The transgender community are prone to discrimination and stigmatisation in our conservative society. Our constitution acknowledges all people as equal under the law. But unfortunately, the reality is quite different.
"Previously, people used to run away when they saw us. Today, they are the ones who wait in line to get our services and I believe that is my greatest achievement," says Shammi, a transgender woman who opened her own beauty salon, Uttoron, in 2017 in Ashulia. Since then, she never had to look back. "Now, when I walk down the street, people look at me with respect," she adds.
Many people in the transgender community have followed Shammi's path, finding respectable jobs for themselves.
Shammi was born in Dhamrai as Samiul Alim. The government has officially given the transgender community the right to vote and as per voter ID regulation, the birth certificate's name must be followed. Subsequently, Shammi had to use her birth name to earn her voting rights.
At fifteen, Shammi left her family and her home. "Because of me, my family members had to suffer a lot and I wanted to stop their suffering," says Shammi. Even after so many years, Shammi's loved ones have not yet accepted her as a part of their family. Although she was invited to her brother's wedding reception, she was not allowed to sit with the other guests.
As Shammi was passionate about accessorising and dressing up from a young age, she decided to start a career in the beauty and fashion industry. She went to India to receiving training under renowned hair stylist Jawed Habib's centre. Shammi's Uttoron now has branches in Dhamrai, Savar, Brahmanbaria and Manikganj. The salon is sponsored by a police officer.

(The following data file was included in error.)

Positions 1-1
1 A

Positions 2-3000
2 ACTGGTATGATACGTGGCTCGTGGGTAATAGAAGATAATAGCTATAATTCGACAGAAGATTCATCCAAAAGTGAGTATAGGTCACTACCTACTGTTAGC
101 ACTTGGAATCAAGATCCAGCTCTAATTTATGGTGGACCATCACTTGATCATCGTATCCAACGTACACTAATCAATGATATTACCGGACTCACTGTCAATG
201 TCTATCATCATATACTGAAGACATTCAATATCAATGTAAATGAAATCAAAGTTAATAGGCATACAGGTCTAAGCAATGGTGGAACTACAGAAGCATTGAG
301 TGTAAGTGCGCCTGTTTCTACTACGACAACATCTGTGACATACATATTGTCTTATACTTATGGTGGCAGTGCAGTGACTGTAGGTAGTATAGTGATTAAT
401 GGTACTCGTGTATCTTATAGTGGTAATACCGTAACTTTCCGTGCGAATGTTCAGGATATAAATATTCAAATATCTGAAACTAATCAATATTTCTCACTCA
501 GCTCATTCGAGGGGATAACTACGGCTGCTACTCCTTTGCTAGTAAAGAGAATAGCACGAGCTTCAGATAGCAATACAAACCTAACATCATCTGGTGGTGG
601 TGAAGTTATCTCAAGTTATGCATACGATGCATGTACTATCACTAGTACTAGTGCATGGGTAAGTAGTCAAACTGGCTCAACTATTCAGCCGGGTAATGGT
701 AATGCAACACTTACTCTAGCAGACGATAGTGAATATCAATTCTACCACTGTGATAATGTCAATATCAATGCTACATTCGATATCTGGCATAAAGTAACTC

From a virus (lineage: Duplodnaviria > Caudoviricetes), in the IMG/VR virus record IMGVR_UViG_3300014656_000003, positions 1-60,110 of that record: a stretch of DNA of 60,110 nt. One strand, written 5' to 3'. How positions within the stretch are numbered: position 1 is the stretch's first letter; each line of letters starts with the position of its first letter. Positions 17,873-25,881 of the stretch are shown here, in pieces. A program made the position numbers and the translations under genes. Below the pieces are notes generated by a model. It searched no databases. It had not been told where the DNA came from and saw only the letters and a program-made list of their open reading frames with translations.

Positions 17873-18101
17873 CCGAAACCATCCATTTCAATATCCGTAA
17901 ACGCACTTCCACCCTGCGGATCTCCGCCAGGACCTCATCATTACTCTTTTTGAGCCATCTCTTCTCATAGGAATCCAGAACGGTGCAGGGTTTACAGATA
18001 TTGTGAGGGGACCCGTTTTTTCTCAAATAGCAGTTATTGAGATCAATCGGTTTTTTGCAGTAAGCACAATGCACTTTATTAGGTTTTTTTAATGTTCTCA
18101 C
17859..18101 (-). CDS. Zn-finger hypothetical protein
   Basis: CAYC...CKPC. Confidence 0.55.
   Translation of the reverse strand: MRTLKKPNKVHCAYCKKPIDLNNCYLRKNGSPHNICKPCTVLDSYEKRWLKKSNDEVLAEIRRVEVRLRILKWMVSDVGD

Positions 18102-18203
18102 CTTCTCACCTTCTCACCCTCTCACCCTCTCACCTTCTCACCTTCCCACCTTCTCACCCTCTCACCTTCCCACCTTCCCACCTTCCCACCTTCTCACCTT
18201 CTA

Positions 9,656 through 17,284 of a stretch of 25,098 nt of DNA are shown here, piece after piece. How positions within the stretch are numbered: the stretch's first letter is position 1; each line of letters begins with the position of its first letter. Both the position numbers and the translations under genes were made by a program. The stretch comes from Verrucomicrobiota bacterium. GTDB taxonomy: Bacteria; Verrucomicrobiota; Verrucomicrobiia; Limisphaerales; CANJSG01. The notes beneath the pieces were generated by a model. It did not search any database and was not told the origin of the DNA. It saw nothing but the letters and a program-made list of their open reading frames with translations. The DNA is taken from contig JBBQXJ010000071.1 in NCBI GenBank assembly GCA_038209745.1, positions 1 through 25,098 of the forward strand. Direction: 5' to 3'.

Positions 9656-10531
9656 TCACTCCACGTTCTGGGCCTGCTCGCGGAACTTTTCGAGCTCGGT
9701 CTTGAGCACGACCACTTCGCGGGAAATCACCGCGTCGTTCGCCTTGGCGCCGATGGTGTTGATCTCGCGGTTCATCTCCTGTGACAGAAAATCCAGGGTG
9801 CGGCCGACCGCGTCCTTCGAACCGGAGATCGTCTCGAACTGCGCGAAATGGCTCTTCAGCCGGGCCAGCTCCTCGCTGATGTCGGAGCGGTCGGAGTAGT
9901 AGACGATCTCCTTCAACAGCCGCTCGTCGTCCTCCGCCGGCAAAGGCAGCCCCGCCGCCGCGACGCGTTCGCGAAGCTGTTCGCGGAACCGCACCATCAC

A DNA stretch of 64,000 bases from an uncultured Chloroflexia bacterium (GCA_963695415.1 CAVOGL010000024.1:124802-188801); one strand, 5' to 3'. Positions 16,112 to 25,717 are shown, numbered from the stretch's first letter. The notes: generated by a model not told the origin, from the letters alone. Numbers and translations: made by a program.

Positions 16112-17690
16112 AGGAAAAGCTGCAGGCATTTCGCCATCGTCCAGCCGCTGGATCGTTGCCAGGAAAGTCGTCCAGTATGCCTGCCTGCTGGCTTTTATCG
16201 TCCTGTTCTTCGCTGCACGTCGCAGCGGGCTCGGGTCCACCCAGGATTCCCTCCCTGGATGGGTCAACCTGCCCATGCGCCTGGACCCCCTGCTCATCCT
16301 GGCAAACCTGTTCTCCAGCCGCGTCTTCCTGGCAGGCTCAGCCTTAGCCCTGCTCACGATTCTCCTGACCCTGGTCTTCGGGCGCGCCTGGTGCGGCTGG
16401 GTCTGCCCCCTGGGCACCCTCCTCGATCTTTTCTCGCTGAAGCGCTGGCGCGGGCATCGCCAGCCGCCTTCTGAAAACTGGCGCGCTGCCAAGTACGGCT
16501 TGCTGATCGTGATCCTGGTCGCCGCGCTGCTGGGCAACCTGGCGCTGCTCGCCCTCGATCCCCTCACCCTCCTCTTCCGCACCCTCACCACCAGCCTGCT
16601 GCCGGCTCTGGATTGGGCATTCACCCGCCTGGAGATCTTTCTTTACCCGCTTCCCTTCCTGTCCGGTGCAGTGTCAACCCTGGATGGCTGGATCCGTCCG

After the success of her salon, Shammi opened a training centre in 2018, with an aim to train others from the transgender community, free of cost. Shammi shares, "When we opened the salon, everyone was scared and superstitious about us. They didn't know about us and refused to take our services at first." As days went by, people gradually started accepting them and the business boomed.
Shammi runs the salon's Ashulia branch, along with her three fellow trangender women, and two local employees. "We want to include more people from outside our community. I wanted to prove that we can all work and live together peacefully," she says. Shammi is also a liaison officer at Bandhu, a social welfare organisation. "The society refuses to give us chances and we are often labelled as criminals or outcasts. All we want and need is the opportunity to do something that we are good at," she adds. Shammi plans to expand her training centre to help out more people like her in the years ahead.